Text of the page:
Tagged: shipping

Joe Corallo: Save Our Ship!

Last week I talked about my opinions and ended with how I might talk about shipping this week, so I am! No, not that shipping. This shipping.

For those of you not in the know, when all those hip, ironic millennials are talking about how they’d “ship that” what they’re referring to is (mostly) romantic relationships between fictional characters. This is the sort of thing we’ve seen throughout history, and before the advent of the internet fans of soap operas are long-running romantic book series did the same thing just without the cool contemporary jargon.

People ship lots of things in those “will they or won’t they?” situations on TV shows. It’s gotten more attention in more geek centric fandoms like Harry Potter, Xena and Star Trek. It gets even more attention in queer geek circles involving same gender pairings as well as triads and other poly relationships. Kirk and Spock from Star Trek is a prominent and early example of pop culture shipping in queer geek fandom.

Personally, I’d like a Cosmic Boy/Saturn Girl/Lightning Lad triad myself, and maybe one day I’ll commission Kevin Wada to draw them on a date together because he’s incredible and I think he’d nail it.

While shipping is often casually thrown around in fandoms, it sometimes leads to great debate. A recent example of that is with fans of the Supergirl TV show. Many who were shipping Kara and Lena were upset when the cast made jokes about that at SDCC earlier this summer. Last year a Steven Universe artist deleted her Twitter account after she was harassed by fans shipping Amethyst and Peridot. Lauren Zuke had shared art that seemed to support the Lapis and Peridot shippers which initiated the harassment.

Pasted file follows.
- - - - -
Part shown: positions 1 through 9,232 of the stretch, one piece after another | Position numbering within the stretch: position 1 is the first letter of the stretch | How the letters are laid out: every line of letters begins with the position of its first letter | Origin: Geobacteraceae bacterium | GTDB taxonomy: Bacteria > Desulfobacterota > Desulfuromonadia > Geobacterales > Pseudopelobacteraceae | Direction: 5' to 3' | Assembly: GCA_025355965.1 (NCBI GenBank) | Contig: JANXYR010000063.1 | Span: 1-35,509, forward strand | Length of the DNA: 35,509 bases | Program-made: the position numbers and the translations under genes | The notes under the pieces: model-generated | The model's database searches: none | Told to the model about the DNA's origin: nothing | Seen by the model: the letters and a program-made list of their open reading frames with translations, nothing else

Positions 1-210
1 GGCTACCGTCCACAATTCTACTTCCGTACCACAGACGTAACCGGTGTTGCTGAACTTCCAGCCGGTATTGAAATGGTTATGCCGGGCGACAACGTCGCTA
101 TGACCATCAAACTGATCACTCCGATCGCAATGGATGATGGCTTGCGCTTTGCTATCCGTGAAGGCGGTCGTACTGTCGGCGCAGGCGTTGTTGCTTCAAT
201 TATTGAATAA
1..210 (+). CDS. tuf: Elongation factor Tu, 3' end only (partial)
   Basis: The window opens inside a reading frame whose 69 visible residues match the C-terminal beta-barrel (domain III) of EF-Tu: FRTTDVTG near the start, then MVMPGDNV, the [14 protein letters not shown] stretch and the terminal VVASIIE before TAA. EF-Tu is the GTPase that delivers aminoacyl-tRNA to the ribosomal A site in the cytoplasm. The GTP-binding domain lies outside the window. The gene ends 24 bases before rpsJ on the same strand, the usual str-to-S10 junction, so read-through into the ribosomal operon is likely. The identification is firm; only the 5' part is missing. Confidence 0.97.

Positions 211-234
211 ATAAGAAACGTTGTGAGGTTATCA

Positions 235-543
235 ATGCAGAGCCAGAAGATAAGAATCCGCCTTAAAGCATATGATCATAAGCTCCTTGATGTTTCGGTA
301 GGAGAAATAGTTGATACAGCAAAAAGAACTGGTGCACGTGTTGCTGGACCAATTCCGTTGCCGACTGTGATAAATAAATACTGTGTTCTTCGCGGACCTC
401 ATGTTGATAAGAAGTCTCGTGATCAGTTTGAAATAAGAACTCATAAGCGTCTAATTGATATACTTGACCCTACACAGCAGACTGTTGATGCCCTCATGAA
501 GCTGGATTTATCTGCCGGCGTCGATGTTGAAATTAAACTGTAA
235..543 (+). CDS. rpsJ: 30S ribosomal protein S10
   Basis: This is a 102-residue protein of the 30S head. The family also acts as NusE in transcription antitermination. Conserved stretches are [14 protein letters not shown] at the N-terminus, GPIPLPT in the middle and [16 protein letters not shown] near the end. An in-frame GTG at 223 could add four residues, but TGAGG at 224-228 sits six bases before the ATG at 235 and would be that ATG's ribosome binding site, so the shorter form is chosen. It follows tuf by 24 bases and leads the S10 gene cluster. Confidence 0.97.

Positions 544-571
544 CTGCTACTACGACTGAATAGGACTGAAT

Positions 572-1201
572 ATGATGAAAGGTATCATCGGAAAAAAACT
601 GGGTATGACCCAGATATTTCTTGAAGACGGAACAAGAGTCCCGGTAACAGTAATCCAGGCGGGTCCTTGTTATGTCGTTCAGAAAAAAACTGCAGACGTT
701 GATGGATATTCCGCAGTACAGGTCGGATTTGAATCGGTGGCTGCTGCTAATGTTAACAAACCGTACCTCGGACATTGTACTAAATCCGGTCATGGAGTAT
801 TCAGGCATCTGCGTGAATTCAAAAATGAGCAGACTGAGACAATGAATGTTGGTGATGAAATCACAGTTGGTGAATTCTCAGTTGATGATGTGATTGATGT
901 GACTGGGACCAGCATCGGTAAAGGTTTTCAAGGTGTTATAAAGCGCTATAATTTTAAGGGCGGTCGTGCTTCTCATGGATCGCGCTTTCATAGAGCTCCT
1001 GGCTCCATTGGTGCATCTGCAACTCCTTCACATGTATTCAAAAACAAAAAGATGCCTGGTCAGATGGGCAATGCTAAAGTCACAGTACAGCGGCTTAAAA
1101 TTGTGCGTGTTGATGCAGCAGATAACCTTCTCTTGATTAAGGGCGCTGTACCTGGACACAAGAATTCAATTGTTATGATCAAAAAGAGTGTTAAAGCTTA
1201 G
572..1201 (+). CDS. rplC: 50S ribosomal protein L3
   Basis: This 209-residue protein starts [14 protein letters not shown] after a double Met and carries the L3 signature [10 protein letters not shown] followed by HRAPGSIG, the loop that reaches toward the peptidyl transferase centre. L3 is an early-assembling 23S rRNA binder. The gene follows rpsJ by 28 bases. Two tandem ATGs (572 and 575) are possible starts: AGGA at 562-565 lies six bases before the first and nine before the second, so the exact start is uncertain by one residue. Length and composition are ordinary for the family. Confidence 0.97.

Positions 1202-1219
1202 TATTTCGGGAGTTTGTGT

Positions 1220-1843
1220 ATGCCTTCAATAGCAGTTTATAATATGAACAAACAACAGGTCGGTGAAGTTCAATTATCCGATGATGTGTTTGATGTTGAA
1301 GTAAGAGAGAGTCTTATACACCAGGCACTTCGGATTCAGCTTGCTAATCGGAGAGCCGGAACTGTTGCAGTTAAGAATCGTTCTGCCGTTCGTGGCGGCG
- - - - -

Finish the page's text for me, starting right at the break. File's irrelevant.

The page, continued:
There are more examples that exist outside of those two of (arguably) shipping gone wrong, but there are plenty of others and there will be plenty more. So what is a shipper to do? What is someone outside of that aspect of fandom do when things like this happen?

There are definitely a few different ways at looking at these sort of events. We should start by acknowledging that shipping is okay. Hell, it’s often encouraged and teased by people working on these different properties. We also have to understand that for many, LGBT+ representation has been next to nothing for most of these fans lives, including myself. While it’s getting better, it still has a ways to go. Many fans, particularly queer fans, use shipping to fantasize about the representation they’re starved for.

Ultimately, these are properties and franchised owned by corporations or at least owned by people that are not the fans who are shipping in question. Creators need the freedom to do what they would like when they can. It’s often why you like the particular property in the first place.